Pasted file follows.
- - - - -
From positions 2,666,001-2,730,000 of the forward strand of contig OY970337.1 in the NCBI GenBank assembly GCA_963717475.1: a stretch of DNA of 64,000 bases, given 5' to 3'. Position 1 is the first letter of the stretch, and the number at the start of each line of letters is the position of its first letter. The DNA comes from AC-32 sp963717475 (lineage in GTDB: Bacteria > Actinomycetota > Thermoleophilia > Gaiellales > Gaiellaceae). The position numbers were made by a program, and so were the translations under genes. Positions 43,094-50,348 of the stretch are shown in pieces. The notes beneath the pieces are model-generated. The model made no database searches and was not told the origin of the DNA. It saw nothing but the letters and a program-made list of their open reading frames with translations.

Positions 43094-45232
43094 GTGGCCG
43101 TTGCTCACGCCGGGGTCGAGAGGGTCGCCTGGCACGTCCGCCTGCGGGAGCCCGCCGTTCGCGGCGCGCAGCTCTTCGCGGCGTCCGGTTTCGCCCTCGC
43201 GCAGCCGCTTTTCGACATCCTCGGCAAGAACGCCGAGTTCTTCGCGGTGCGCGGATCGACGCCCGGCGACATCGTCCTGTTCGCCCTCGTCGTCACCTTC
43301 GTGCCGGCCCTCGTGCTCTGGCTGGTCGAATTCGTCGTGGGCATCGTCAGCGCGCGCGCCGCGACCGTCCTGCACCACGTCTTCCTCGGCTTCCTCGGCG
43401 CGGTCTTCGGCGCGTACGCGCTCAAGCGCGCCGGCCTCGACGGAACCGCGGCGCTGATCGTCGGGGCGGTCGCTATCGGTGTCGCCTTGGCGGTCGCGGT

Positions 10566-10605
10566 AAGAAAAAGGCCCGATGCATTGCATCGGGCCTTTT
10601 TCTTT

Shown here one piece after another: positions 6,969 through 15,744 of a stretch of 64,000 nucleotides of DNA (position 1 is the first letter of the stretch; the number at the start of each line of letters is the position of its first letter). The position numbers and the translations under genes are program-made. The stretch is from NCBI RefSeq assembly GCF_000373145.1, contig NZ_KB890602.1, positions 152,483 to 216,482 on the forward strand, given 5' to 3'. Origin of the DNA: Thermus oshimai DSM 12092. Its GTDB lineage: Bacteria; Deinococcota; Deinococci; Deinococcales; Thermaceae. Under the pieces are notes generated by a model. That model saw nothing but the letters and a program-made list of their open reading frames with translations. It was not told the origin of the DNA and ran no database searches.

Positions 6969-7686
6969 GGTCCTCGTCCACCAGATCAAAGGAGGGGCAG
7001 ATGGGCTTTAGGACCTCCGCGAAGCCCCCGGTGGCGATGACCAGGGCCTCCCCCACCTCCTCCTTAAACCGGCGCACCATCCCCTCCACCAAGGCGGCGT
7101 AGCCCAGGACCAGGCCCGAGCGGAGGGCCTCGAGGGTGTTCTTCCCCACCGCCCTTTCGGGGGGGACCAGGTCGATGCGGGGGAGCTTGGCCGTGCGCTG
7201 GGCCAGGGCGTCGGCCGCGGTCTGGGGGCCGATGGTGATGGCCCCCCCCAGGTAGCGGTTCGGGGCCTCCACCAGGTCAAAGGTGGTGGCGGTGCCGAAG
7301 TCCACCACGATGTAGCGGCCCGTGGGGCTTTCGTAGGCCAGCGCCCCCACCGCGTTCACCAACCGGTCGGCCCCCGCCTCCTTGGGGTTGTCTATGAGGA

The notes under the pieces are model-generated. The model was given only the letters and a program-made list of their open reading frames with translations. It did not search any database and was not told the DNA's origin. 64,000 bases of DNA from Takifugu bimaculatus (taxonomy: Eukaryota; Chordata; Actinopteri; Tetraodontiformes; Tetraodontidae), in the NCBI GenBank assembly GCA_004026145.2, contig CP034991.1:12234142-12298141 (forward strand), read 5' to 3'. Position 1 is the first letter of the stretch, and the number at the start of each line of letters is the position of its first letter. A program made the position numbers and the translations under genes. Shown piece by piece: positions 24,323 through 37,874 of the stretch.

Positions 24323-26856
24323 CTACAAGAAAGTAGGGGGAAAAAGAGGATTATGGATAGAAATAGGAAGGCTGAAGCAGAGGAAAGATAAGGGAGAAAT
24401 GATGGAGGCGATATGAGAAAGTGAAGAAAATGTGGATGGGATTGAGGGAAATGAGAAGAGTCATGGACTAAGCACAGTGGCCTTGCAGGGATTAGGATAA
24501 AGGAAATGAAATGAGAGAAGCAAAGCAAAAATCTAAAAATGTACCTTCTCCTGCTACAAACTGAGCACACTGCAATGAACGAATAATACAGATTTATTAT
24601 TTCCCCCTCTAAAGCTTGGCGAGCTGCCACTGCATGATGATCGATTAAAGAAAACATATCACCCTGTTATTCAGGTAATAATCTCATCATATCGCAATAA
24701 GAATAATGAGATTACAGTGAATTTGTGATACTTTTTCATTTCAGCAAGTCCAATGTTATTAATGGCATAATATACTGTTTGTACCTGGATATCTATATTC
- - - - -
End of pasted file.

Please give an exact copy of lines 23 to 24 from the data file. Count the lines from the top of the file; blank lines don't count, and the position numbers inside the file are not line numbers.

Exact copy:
24601 TTCCCCCTCTAAAGCTTGGCGAGCTGCCACTGCATGATGATCGATTAAAGAAAACATATCACCCTGTTATTCAGGTAATAATCTCATCATATCGCAATAA
24701 GAATAATGAGATTACAGTGAATTTGTGATACTTTTTCATTTCAGCAAGTCCAATGTTATTAATGGCATAATATACTGTTTGTACCTGGATATCTATATTC